Even with the help of a professional, the central plot develops so convolutedly, like an unbelievably gripping episode of “Law & Order,” that the film shows consciousness of being a spectacle. Soderbergh exacerbates the fictive twists of the narrative ad nauseam, so that the drama ends where it started, as a lie. Similar to patients who exploit their sympathetic doctor, the form of the movie is unforthcoming to its viewers, manipulating the plotline by withholding backstories without remorse. The cinematic experience of watching “Side Effects” feels perpetually in vain.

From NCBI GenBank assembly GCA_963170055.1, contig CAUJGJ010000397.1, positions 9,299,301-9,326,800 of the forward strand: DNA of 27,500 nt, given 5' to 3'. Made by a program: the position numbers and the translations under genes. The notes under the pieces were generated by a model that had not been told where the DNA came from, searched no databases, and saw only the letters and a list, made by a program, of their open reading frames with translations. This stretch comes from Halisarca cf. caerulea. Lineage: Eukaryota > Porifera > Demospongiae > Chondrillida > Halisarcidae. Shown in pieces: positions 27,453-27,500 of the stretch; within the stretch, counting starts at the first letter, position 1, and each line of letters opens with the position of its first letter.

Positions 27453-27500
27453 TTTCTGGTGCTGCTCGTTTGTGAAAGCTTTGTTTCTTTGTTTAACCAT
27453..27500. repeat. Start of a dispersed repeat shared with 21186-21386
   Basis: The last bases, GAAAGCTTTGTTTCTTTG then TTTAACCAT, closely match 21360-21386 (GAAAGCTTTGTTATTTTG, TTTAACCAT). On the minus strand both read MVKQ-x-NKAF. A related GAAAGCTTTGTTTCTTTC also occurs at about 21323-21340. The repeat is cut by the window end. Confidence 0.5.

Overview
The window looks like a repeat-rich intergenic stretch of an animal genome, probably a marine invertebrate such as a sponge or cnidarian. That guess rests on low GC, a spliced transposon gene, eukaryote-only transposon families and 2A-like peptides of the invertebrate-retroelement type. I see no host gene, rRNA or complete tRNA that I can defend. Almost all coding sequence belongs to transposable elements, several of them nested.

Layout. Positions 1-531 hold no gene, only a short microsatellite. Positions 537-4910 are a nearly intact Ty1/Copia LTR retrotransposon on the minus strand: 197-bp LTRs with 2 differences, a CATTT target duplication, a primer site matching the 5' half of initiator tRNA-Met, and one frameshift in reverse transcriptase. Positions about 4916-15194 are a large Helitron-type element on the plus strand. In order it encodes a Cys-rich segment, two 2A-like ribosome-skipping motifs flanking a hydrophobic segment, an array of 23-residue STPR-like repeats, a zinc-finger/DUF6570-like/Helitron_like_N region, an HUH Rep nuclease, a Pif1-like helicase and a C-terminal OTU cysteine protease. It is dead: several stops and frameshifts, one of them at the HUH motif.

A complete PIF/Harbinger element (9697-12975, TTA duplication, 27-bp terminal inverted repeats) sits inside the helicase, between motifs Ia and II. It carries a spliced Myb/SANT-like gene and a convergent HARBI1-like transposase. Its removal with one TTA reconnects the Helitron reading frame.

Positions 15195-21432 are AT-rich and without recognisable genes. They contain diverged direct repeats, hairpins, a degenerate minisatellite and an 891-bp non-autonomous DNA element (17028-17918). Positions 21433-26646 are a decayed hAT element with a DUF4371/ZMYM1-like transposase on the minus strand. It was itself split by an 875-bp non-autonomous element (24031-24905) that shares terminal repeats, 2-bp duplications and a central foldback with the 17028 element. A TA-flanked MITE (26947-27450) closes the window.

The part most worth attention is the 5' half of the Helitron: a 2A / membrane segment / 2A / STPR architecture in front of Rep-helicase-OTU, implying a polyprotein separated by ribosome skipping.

But as is the case with even the most scheming sociopaths, it is within the more subtle actions which orbit the elaborate plotline that glimpses of the truth can be found. Minor characters rattle off medication names from Wellbutrin to Zoloft as if reciting their grocery list. Dr. Bank’s wife swallows an anti-anxiety pill just before an interview, serving as a quick yet potent comment on how casual the consumption of stimulants has become. In a short, humorous scene, an unnamed patient of Bank’s instantaneously agrees to participate in the Ablixa study, because, honestly, who can refuse free drugs? The strongest aspect of Law’s performance ends up not being his fervent male drive to solve the mystery, but the less obvious portrayal of the opportunistic professional, someone who takes up multiple projects and unintentionally jeopardizes the livelihood of his patients. Rather than placing blame solely on the consumer, the doctor or the industry, “Side Effects” stresses that the American pill addiction is proliferated from all sides of the system.